Stockholm Royal Palace
The highest part of the Stadsholmen island is occupied by the Stockholm castle (Stockholms slott), which is more often called the Royal Palace (Kungliga slottet).
Archaeologists have established that a defensive structure existed on this site in the 10th century, it protected the entrance to Mälaren lake. The fortification was a wooden palisade with wooden towers. At the beginning of the 13th century, Jarl Birger built a large fortress with stone walls and towers, it was the first stone structure on the territory of Stockholm. The walls of the fortress were 4 meters thick, and the main tower towered 25 meters. In 1521, Gustav Vasa became the first king of independent Sweden and made the fortress his official residence. King Johan III turned the fortress into a magnificent palace. In 1588, three gilded crowns, the symbol of the Swedish state, were placed on the spire of the Central tower. since then, the castle has been called "Tre Kronor" (Three crowns).
On may 7, 1697, the Three crowns castle burned to the ground, and Princess Hedwig Eleanor, the guardian of her grandson Charles XII, ordered the court architect Nicodemus Tessin to build a new residence using the walls from the Three Crowns. Tessin was working on a project to rebuild the castle before the fire, but the fire allowed him to implement more ambitious ideas. Nicodemus Tessin created a project of a building measuring 115 by 120 meters, with more than half a thousand rooms.only one wall and part of the rooms were used from the old castle. The new Royal residence began to be built in 1700, but construction slowed down significantly as a result of the Northern war, which consumed huge resources, in 1709 the construction was finally stopped for almost 20 years. Work resumed only in 1729, 6 years after the end of the war, under the direction of the architect Karl Hurlemann, since Tessin had died two years before. Construction continued for another 25 years, during which time artists and sculptors, invited from all over Europe, worked on the interiors. Finally, in 1754, king Adolph Frederick and his family moved into the unfinished building, which continued to be worked on until 1770. Since then the exterior of the building has hardly changed.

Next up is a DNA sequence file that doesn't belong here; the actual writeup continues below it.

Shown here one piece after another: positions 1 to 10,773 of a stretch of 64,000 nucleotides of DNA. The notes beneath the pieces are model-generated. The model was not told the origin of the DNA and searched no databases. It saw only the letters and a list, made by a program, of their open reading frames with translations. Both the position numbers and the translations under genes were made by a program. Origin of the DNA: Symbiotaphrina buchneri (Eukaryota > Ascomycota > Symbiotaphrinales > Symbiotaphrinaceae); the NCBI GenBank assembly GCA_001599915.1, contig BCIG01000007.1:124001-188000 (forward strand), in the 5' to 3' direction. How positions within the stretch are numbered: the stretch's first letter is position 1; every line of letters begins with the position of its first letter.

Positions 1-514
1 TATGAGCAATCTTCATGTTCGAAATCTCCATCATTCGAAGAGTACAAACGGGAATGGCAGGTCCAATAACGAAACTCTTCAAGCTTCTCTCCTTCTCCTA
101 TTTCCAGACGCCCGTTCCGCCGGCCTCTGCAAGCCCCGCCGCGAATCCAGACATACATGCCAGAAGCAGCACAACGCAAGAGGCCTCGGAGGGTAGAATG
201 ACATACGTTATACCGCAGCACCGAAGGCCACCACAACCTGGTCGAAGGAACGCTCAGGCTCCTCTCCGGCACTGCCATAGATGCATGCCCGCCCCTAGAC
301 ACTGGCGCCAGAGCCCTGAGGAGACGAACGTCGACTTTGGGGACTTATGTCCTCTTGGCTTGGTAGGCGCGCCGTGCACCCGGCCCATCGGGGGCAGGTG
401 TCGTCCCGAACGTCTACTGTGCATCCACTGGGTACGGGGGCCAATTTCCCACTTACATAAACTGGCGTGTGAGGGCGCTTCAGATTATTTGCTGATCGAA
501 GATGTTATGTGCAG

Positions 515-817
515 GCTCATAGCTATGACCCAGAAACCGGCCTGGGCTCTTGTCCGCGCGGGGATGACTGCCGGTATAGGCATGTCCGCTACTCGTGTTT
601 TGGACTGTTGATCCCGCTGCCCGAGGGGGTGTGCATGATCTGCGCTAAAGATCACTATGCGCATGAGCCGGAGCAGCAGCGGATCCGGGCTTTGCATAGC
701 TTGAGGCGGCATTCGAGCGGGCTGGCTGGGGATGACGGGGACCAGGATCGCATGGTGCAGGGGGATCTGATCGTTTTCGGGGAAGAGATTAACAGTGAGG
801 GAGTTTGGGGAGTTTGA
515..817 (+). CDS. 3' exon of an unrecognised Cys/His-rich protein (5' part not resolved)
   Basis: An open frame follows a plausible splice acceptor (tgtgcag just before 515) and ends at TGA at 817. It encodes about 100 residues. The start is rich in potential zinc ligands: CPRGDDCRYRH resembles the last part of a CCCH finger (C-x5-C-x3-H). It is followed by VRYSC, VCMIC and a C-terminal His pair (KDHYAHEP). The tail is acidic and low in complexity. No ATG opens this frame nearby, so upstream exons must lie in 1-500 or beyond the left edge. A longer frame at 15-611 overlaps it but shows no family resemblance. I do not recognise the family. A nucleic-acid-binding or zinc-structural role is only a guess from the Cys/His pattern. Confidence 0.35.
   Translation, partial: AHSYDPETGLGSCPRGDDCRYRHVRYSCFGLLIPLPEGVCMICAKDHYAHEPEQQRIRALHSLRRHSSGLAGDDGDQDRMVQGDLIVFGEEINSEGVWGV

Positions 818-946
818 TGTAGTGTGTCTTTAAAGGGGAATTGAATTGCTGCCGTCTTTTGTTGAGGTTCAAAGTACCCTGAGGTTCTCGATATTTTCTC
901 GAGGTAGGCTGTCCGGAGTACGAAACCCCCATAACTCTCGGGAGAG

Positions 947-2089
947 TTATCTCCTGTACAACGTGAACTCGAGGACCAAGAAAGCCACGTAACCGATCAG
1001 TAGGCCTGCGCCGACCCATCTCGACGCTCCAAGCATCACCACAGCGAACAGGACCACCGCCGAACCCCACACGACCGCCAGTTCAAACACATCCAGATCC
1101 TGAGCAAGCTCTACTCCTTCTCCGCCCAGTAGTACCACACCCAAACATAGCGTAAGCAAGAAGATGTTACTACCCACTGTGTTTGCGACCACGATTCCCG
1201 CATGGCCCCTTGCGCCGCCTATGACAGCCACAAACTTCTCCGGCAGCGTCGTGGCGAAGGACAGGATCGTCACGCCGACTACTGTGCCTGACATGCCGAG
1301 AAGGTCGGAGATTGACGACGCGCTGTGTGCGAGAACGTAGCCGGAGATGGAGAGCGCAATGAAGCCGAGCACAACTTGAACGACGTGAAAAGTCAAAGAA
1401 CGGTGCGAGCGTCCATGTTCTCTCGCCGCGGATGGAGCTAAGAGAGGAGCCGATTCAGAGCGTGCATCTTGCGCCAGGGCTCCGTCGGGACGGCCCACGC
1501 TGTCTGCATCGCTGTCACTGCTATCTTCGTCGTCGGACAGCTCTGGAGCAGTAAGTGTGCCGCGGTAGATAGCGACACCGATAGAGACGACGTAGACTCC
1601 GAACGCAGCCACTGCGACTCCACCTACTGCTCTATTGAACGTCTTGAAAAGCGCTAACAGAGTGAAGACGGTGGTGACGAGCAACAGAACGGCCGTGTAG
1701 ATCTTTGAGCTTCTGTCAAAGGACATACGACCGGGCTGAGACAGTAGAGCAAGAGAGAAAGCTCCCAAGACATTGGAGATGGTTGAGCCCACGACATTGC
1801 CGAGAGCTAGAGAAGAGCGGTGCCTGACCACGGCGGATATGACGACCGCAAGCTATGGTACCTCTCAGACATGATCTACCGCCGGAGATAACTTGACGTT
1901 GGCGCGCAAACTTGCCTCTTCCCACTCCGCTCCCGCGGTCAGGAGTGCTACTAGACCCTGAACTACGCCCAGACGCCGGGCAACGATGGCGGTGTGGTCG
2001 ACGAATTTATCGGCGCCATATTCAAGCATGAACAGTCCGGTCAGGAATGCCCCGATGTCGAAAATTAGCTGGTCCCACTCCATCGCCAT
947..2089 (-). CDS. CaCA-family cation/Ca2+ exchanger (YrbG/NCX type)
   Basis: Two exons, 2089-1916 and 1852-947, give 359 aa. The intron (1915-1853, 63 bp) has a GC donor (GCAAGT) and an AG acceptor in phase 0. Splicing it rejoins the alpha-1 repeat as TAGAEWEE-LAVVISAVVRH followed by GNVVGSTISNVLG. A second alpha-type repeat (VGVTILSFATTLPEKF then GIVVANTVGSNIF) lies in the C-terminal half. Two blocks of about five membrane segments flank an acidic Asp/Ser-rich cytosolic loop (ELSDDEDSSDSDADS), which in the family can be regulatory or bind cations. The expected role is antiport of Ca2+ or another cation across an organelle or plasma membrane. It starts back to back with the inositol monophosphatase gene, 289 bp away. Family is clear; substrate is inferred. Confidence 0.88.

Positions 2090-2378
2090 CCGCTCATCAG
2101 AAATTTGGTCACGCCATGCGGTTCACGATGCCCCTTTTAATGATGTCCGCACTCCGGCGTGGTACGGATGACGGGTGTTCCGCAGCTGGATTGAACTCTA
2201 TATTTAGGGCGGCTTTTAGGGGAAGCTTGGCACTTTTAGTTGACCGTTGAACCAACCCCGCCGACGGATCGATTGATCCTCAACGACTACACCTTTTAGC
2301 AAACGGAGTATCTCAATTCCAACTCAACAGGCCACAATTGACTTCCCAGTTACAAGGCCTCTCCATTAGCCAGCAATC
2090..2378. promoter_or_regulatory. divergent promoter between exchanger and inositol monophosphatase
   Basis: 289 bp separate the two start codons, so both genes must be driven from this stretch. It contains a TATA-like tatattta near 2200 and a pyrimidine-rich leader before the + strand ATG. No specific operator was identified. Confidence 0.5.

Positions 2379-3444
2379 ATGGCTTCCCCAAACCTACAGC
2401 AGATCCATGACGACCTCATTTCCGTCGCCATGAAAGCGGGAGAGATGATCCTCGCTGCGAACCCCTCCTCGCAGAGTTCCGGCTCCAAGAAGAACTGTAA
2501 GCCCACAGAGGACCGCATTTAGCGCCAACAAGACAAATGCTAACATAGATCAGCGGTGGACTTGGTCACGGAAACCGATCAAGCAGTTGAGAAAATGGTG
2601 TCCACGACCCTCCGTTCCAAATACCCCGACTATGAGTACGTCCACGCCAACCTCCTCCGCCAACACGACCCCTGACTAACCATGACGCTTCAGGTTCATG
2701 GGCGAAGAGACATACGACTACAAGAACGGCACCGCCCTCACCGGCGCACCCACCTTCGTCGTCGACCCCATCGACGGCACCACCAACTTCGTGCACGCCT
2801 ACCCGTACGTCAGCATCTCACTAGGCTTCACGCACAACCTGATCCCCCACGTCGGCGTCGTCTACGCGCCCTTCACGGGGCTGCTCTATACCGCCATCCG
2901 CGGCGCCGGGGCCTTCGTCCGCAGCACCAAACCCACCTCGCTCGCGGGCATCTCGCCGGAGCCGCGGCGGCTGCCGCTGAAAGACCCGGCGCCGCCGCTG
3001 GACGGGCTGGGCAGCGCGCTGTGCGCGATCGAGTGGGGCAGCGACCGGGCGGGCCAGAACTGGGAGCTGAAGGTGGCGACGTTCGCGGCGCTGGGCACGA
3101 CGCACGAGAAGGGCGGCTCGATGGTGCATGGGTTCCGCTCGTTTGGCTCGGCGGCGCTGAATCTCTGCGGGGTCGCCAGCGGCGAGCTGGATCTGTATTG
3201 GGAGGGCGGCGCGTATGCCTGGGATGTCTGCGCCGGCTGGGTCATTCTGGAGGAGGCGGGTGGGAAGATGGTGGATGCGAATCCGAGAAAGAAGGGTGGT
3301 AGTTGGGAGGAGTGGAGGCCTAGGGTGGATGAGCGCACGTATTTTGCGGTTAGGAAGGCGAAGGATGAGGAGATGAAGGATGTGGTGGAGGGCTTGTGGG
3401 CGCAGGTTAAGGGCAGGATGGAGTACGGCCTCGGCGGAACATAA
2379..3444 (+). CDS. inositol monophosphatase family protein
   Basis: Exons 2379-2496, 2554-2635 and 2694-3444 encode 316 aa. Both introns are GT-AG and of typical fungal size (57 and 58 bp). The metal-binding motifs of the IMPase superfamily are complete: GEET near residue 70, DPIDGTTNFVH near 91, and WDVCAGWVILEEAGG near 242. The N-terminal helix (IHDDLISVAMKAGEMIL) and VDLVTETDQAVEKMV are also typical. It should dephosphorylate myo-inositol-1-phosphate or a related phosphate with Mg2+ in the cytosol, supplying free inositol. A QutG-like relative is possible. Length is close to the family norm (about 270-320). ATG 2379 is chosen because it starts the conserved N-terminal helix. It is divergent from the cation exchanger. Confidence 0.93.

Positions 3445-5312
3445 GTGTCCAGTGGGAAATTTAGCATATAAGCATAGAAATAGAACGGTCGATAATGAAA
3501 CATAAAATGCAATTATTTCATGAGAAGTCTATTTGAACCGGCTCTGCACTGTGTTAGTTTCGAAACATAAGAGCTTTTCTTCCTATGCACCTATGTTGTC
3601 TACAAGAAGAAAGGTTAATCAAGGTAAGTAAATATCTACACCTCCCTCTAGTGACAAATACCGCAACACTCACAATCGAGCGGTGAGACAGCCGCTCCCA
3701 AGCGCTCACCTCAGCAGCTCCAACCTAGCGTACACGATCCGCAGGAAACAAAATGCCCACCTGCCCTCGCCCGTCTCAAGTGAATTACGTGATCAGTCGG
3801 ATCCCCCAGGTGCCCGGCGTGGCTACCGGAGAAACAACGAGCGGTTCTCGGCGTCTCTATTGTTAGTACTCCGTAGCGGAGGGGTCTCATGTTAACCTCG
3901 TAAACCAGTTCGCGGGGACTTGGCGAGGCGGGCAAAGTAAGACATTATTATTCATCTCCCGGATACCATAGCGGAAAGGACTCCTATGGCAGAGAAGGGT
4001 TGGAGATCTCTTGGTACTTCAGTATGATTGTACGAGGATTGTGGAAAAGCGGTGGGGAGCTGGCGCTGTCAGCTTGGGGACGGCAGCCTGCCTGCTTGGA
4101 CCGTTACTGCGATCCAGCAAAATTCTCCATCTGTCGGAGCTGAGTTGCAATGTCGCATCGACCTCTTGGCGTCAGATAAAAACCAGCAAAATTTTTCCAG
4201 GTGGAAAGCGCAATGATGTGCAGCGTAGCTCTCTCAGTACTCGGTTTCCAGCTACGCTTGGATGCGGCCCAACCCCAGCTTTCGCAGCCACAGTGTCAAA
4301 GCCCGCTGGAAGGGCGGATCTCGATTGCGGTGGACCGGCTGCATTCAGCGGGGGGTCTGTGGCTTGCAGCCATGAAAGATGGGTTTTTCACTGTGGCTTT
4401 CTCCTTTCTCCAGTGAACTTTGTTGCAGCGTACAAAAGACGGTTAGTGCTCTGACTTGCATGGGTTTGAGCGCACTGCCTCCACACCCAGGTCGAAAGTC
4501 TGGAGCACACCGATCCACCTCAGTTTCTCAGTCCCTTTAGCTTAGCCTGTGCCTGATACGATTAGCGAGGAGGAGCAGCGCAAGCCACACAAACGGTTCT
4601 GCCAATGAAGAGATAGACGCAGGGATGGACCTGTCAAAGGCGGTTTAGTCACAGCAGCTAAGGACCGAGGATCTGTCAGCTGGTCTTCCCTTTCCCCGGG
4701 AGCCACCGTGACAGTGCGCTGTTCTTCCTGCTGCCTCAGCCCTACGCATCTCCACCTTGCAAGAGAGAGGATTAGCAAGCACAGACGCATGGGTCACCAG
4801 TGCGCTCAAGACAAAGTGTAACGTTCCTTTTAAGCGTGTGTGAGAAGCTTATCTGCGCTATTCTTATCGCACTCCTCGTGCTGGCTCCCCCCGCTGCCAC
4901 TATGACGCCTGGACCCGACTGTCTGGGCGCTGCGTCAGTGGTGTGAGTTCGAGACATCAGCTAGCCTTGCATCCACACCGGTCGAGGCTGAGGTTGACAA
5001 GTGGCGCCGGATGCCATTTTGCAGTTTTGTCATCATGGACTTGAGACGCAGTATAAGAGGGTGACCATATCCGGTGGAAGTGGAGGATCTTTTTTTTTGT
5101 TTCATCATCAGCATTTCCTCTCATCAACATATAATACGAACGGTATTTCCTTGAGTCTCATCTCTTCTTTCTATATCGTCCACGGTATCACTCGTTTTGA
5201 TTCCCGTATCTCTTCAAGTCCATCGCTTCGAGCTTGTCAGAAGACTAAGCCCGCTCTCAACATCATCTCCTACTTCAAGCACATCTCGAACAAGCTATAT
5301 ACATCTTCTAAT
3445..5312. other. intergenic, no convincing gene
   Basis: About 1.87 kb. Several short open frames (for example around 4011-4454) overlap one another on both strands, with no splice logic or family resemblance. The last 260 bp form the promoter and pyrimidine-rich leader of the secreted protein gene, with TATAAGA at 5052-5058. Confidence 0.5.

South facade on the Slottsbacken square the most luxuriously decorated. In the niches between the second-floor Windows are statues of famous Swedish statesmen and scientists by Johan Axel Wetterlund. The southern portal of the Palace is decorated with four sculptures (Enleveringsgruppen) created by Bernard Fouquet, they illustrate the ancient tradition of kidnapping women for marriage (Enlevering).
Above the first floor Windows are 16 bronze bas-reliefs depicting scenes from Ovid's poem "Metamorphoses". The bas-reliefs were made in 1699-1700 by the French artist Rene Chauvoy and originally decorated the Central staircase of the Palace. At the end of the 19th century, these bas-reliefs covered the small Windows on the southern facade, which were bricked up in the process of reconstruction.
At the entrances to the Palace, the Royal guards perform an honorary service. I will tell you about the ritual of changing the guard in the next article.
The southern portal of the Palace is the entrance for tourists, there is also a ticket office. Visitors can see the Royal chambers and luxurious reception halls, as well as visit the Treasury where the Royal regalia is stored, the Museum of the history of the Tre Kronor castle, as well as the collection of Gustav III of two hundred antique sculptures. Museum visits are included in the price of the entrance ticket to the castle. It is forbidden to take photos inside the castle, so I only took photos of the hall and the stairs of the southern entrance. The Palace is open to the public every day from April to October from 10 to 17 hours, in winter it closes an hour earlier.